J Plant Ecol ›› 2019, Vol. 12 ›› Issue (1): 186-198.DOI: 10.1093/jpe/rty009

• Research Articles • Previous Articles     Next Articles

Sharp differentiation on the performance of plant functional groups across natural edges

Evelyn da Fonseca Alecrim Bragion1,*, Gabriela Aparecida Oliveira Coelho1, Flávia Freire de Siqueira1, Maria Uriarte2 and Eduardo van den Berg1   

  1. 1Department of Forest Engineering, Federal University of Lavras, Campus Universitário, Caixa Postal 3037, CEP 37200-000, Lavras, MG, Brazil
    2Department of Ecology, Evolution and Environmental Biology, Columbia University, New York, NY, USA
    *Correspondence address. Department of Forest Engineering, Federal University of Lavras, Campus Universitário, Caixa Postal 3037, CEP 37200-000, Lavras, MG, Brazil. Tel: +55-35-99100-1017; E-mail: evelyn.alecrim@gmail.com
  • Received:2017-03-13 Revised:2017-12-28 Accepted:2018-02-12 Online:2018-02-14 Published:2019-02-01

Abstract:

Aims

Gallery forests within grasslands have natural edges with open environments and offer a unique opportunity to examine how species performances vary across environmental gradients. Here, we asked if demographic rates of tree functional groups varied along the edge, if we could explain differences in plant strategies and performance through functional traits and which traits increase growth and survival in natural edges.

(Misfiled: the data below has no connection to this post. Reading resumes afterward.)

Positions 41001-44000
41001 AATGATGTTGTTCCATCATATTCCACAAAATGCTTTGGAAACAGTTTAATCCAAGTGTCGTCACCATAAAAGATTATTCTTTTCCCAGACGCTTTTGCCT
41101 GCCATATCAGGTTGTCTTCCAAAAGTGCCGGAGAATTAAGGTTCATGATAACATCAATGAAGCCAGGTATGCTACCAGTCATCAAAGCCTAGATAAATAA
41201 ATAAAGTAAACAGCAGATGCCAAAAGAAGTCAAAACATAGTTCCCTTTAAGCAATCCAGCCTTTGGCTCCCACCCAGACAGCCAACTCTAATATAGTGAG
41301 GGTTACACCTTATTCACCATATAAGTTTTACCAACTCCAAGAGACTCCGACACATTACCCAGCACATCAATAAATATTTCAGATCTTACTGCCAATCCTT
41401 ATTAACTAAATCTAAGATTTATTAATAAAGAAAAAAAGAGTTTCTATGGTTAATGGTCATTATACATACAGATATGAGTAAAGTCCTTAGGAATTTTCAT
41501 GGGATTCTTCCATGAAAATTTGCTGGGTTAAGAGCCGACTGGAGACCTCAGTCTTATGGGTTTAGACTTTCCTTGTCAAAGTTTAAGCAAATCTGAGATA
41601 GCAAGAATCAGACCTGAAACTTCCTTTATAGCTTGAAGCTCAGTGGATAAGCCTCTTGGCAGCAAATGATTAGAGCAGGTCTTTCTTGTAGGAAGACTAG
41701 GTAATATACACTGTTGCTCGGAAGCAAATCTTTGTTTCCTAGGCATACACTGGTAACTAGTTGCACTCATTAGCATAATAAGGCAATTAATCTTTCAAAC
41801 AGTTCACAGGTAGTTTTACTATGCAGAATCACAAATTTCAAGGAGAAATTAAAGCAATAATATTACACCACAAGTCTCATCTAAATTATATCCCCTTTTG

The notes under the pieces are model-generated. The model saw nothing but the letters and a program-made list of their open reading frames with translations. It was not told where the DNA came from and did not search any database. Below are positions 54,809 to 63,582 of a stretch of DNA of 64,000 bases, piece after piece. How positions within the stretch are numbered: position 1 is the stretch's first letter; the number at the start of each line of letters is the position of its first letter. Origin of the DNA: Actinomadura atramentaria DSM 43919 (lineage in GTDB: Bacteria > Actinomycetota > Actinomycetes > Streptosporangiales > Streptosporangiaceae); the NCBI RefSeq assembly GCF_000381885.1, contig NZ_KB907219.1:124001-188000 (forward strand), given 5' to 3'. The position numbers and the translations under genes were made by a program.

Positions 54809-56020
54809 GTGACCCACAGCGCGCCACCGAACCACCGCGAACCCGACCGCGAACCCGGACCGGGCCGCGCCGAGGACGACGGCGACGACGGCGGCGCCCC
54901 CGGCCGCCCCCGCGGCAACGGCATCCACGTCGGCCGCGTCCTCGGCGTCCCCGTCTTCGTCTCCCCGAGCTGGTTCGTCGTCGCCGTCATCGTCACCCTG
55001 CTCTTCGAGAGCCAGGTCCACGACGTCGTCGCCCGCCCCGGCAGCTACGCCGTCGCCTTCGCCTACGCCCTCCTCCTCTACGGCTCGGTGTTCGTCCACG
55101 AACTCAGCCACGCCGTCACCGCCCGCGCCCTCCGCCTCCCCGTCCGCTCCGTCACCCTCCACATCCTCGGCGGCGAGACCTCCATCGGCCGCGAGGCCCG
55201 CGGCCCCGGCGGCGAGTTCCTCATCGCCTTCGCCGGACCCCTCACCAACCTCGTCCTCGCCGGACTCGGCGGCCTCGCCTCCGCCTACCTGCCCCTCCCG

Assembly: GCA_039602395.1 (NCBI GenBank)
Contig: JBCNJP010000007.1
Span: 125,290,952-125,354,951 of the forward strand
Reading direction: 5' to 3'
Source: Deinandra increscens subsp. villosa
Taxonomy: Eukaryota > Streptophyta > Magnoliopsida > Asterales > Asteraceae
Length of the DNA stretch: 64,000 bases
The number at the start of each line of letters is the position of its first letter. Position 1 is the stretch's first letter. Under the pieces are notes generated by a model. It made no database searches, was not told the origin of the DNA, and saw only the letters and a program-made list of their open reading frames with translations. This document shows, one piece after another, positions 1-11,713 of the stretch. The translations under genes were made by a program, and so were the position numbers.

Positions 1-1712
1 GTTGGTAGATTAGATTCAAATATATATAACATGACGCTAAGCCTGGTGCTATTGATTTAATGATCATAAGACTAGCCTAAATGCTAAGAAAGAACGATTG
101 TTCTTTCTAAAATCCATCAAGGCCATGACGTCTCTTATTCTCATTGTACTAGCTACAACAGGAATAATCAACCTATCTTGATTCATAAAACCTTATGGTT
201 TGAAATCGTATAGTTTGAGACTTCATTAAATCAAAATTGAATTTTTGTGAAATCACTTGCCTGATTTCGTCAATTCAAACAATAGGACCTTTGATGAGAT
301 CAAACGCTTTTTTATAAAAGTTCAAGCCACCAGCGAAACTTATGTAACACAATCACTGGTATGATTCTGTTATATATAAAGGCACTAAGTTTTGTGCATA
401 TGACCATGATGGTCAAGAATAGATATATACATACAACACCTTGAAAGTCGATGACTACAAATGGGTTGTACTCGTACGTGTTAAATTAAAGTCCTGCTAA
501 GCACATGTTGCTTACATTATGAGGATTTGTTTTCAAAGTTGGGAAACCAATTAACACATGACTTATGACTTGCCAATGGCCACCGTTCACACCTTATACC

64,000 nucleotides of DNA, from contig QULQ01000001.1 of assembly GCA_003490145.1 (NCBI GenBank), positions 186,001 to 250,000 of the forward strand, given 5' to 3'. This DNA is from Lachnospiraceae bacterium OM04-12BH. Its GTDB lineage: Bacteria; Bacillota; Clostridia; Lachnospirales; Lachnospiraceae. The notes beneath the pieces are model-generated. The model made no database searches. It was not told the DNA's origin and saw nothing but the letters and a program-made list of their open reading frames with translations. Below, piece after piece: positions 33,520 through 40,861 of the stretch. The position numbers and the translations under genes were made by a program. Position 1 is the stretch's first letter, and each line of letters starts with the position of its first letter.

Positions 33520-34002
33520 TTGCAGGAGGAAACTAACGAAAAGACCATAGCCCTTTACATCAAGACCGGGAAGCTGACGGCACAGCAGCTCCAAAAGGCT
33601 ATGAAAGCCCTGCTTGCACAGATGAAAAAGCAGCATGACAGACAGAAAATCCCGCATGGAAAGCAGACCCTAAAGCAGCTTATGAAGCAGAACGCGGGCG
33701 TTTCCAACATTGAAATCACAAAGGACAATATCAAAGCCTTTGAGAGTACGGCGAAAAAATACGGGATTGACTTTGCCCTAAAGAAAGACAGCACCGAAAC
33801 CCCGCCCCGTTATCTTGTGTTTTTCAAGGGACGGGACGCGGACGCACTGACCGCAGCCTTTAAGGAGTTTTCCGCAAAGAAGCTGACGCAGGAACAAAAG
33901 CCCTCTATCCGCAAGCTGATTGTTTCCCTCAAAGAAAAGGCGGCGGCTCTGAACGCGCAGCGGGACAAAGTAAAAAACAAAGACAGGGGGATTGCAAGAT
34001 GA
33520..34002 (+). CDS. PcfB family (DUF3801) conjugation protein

Methods

We examine mortality and recruitment within the first 10 m of natural edges of eight gallery forests using demographic data from five annual inventories. We defined a priori plant strategies using tree functional groups: light demanding, pioneer and shade tolerant.

Important Findings

The shade-tolerant group had the lowest mortality rates and basal area (BA) loss, while pioneer and light-demanding species had similar behavior for these rates. The survival and growth of functional groups were affected differently by the distance from the edge. The pioneer group survived more near the edge, while light-demanding and shade-tolerant groups toward the forest interior. All groups had higher growth in the grassland. Those differences could be explained by functional traits since most species have an acquisition strategy: higher specific leaf area and growth, lower leaf dry matter content, lighter stem density, deeper crowns and less slender stems. Acquisitive traits enhanced growth. However, mortality selected both strategies, but in distinct edge’s zones. Our study showed that the high diversity found in natural edges can be explained by a niche and functional perspective, where differences in functional traits lead to differential performance along the environmental gradient.

Key words: edges diversity, gradient, niche hypothesis, SLA, LDMC